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Re: precompiled 3.4 for Debian/Ubuntu: was Re: still problems, version?

From: Uwe Brauer
Subject: Re: precompiled 3.4 for Debian/Ubuntu: was Re: still problems, version?
Date: Wed, 20 Jul 2011 16:07:57 +0200
User-agent: Gnus/5.110011 (No Gnus v0.11) XEmacs/21.5-b29 (linux)

>> Regarding Re: precompiled 3.4 for Debian/Ubuntu: was Re: still problems, 
>> version?; Jordi Gutiérrez Hermoso <address@hidden> adds:

   > 2011/7/19 Uwe Brauer <address@hidden>:

   >> Another issue, after building and installing I wanted to
   >> save a graphic and it turned out that I had to install
   >> pstoedit and epstool

   > And that's only what you've noticed doing one installation on one
   > machine by one user. You will notice many more packaging problems when
   > all of these factors are multiplied by hundreds or thousands of users.

Yes but you seemed to have misunderstood me, I think this is
a bug.

shouldn't apt-get build-dep octave3.2

Have installed these 2 packages  already? As I said I had octave 3.2
installed previously and run into the same problem

   >> > Because people want to install Octave in clusters, so why should
   >> > we force them to install the documentation on every cluster, in
   >> > both HTML and TeXinfo? Why should people that don't intend to
   >> > help us debug wait longer downloading and installing the debug
   >> > symbols, which are almost eight times the size of Octave itself?
   >> > If you are not going to be building oct files, why should you
   >> > also need Octave's headers? Why should every single Octave-Forge
   >> > package be installed, some of which may be broken, as is or was
   >> > for a long time the case oct2mat on the Windows distribution, and
   >> > many are in fact incompatible with each other and with core
   >> > Octave functions?
Now wait a moment, I am only talking here about octave
source code which I downloaded from sourceforge. You seem to
talk about additional packages provided by octave-forge. Of
course if the authors of octave chose to have it this way it
does not make sense to pack it into a single monolithic
pkg. But also vice versa if certain structure is monolithic
by design choice it should be respected.

   > Bandwidth is still tiny in many parts of the world (e.g. South
   > Africa), and disk space also is when you need to large distributed
   > installations or in portable systems.

And may be bandwith is even tinier in say Niger (no offense
intended) aeh well by this argument debian should not ship
say openoffice, because its parts are huge.

But what is huge? The deb I generated with checkinstall is
just about 27 Mega (maybe I did something wrong during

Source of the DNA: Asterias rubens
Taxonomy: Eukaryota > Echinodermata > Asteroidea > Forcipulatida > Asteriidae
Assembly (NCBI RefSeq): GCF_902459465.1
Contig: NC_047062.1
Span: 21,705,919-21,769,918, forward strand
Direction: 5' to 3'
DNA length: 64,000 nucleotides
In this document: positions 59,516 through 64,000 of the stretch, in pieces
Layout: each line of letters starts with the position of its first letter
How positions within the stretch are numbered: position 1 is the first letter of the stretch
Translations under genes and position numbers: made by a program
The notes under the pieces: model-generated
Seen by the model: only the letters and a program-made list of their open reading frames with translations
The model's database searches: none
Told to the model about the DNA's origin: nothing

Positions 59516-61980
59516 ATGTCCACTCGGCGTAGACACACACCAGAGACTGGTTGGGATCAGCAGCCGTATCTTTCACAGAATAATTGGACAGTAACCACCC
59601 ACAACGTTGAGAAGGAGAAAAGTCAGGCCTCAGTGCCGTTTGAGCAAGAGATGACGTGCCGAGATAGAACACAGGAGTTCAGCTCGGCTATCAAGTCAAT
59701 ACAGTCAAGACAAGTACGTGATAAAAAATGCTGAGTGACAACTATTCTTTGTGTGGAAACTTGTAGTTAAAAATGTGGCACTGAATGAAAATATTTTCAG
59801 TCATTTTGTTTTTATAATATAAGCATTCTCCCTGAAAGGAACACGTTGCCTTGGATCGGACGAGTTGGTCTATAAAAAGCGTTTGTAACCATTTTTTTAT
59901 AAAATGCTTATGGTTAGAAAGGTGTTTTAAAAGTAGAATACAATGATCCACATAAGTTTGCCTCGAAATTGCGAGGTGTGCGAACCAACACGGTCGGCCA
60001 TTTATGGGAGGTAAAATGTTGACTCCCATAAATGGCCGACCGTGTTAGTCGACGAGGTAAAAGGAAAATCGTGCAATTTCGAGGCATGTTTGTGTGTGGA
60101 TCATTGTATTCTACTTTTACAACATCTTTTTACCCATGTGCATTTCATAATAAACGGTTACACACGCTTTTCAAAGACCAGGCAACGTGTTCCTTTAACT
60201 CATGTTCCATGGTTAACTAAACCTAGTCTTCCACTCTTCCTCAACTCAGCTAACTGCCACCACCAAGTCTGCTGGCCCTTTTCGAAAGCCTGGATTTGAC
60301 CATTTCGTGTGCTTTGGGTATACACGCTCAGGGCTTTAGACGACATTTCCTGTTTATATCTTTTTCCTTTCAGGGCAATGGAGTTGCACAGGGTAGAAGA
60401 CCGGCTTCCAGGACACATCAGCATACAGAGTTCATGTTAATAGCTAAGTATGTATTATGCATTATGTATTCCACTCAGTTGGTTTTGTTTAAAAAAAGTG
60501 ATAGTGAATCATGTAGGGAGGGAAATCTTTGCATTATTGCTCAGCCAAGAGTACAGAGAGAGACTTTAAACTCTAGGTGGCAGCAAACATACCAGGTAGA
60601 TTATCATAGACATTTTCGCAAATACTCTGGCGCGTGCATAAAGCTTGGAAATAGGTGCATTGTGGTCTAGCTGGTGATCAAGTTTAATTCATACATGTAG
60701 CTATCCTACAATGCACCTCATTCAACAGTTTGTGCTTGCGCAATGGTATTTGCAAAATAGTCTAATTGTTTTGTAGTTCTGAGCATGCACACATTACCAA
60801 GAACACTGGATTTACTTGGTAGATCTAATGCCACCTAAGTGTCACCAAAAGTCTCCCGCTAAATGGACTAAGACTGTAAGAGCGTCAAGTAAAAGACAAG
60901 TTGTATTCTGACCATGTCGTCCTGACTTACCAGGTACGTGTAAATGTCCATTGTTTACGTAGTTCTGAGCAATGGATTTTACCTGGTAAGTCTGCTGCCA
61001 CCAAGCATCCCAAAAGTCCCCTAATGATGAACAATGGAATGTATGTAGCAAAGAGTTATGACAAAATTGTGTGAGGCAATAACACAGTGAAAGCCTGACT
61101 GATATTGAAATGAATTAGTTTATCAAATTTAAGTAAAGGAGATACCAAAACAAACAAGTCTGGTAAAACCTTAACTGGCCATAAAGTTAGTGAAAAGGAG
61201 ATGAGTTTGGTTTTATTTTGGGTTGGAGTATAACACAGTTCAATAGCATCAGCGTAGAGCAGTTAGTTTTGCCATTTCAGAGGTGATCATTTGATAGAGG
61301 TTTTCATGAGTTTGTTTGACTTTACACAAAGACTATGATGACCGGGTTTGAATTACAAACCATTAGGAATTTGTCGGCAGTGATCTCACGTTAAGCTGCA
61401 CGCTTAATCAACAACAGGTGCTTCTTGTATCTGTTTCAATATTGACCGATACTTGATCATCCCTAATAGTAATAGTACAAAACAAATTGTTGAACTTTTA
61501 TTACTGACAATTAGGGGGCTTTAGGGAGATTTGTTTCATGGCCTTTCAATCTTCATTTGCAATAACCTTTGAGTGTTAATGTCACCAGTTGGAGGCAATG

checkinstall installation because checkinstall offered and
recommened not to install certain files, which I accepted,
octave runs so far without problems.) Is this huge?

   > You also ignore the other fact that some of the Octave
   > packages simply are incompatible with each other, and
   > that this has given us a big headache on Windows with
   > oct2mat, to give one example.

I don't understand: when I download, compile and octave from
scratch, this results in  packages which are incompatible?

To put it from another perspective, the octave authors ship
code which can be compiled and installed as a "single
pkg". Well if this is the authors intention  why changing
Wouldn't  it be better to add scripts and infrastucture to
the octave code, such everybody can generated his own deb,
rpm etc package, but such that the dependencies are resolved
by these scripts?

   >> > I know this seems like unnecessary complication from
   >> > the outside, but it's not. Every person has
   >> > different needs, and Debian needs to cater to many
   >> > different needs, plus 11 different architectures.  A
   >> > personal .deb package is fine for personal builds,
   >> > but it won't satisfy our users, and you can't ignore
   >> > the complexity that building a proper package
   >> > entails.

In my eyes there are two problems,

    -  generate deb which such that apt-get or dpkg resolves
       correctly the dependencies. I don't know whether
       checkinstall is enough for this, my feeling is it is 
       not. It is of course completely unacceptable to offer
       code which runs on say my machine but cannot be
       installed smoothly on another machine due to
       unresolved dependencies. Here I agree with your
       completely. I really would like to learn how to do
       this correctly,
       gives my guidlines but I would like to have more details.

    -  but as far as the monolithic vs module approach is
       concerned I am not sure I agree with you. For me its
       best to follow the intention of the octave authors
       and not complicate things worser but adding more sub

    -  for me at the moment the learning curve for the
       octave deb pkg is to steep really decide to help the
       team, because I think it is  better to have none than
       incompetent help.

[1]  (X)emacs is a bad example of this.

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